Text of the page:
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Death of an icon

29 December, 2007

Jemima Khan may have referred to her – somewhat unkindly, I felt at the time – as a “Kleptocrat in an Hermes scarf”, but Benazir Bhutto was much more than a flawed politician.

I, too, was disappointed at her inability to advance the cause of women’s rights in Pakistan when she was Prime Minister, but she faced almost implacable oppostion by the army – an enormously powerful force in Pakistan – during her tenure. It was interesting to listen to a friend of hers on the Today programme yesterday morning, talking about how she felt that Benazir had perhaps lacked the leadership/management skills necessary to force through the changes she genuinely wanted to see.

Whatever it was that held her back from achieving all that she had set out to, Benazir Bhutto was still the first woman ever to be elected as the democratic leader of a Muslim country; an achievement in its own right, even if it owed more to notions of dynastic inheritance than meritocracy.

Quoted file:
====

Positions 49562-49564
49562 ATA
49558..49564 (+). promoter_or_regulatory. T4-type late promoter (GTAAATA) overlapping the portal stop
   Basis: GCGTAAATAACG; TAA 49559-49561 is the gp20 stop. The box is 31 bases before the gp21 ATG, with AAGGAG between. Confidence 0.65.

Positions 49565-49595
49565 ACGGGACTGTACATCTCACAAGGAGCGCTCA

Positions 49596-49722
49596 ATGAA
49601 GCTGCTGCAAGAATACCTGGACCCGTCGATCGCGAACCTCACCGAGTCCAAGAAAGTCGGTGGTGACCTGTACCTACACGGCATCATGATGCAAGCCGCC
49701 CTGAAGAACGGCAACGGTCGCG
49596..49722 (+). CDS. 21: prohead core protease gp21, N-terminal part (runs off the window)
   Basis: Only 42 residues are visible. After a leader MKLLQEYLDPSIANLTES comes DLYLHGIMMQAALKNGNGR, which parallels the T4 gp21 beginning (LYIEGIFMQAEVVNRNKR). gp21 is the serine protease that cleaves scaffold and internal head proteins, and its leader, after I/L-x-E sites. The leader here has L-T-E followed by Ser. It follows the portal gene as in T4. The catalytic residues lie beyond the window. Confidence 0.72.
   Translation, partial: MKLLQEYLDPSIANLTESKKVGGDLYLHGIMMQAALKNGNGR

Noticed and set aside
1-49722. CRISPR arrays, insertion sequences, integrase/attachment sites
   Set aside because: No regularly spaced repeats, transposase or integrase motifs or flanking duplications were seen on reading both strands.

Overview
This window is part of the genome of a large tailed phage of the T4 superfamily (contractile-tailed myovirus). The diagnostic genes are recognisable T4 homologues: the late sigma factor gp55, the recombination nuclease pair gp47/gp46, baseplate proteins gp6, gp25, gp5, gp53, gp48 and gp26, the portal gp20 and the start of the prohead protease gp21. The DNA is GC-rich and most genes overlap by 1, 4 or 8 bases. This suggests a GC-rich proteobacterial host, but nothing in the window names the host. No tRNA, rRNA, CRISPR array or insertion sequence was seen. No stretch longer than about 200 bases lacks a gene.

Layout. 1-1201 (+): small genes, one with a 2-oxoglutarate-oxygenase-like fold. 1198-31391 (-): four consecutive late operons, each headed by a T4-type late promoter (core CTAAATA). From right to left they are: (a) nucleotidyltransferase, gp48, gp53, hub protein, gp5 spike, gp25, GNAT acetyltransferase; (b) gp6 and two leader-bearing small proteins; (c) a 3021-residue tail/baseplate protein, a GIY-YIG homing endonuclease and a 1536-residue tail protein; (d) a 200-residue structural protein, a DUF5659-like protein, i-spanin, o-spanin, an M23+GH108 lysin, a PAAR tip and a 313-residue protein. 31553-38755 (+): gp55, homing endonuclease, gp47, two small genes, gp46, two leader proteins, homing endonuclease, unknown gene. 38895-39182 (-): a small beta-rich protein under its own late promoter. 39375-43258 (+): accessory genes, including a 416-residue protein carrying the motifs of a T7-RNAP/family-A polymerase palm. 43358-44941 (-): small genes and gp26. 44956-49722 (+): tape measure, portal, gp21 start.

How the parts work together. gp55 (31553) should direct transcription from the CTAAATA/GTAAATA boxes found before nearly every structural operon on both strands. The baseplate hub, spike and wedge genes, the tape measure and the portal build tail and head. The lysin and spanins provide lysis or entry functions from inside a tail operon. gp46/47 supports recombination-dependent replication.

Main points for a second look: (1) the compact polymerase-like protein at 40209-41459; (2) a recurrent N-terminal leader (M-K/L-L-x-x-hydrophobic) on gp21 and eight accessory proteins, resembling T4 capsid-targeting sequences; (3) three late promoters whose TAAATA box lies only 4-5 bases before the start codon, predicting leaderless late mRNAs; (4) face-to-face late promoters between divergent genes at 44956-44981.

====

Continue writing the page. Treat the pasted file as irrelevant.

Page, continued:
She was perhaps the best chance Pakistan had of bringing together the three apices of power: President, head of the army and Prime Minister, to work together against the twin scourges of extremism and poverty.

Whatever the truth of her assasination (is it just me, or does it strike you as nit-picking, to argue that the fall from the blast of a suicide bomber killed her, rather than the bullet that was aimed at her?), she will remain an icon in international politics, someone in whom the west had invested great hope, it is true, but with a core of steel that would doubtless have seen her prepared to argue with us if necessary, when it came to the country about which she cared so passionately.

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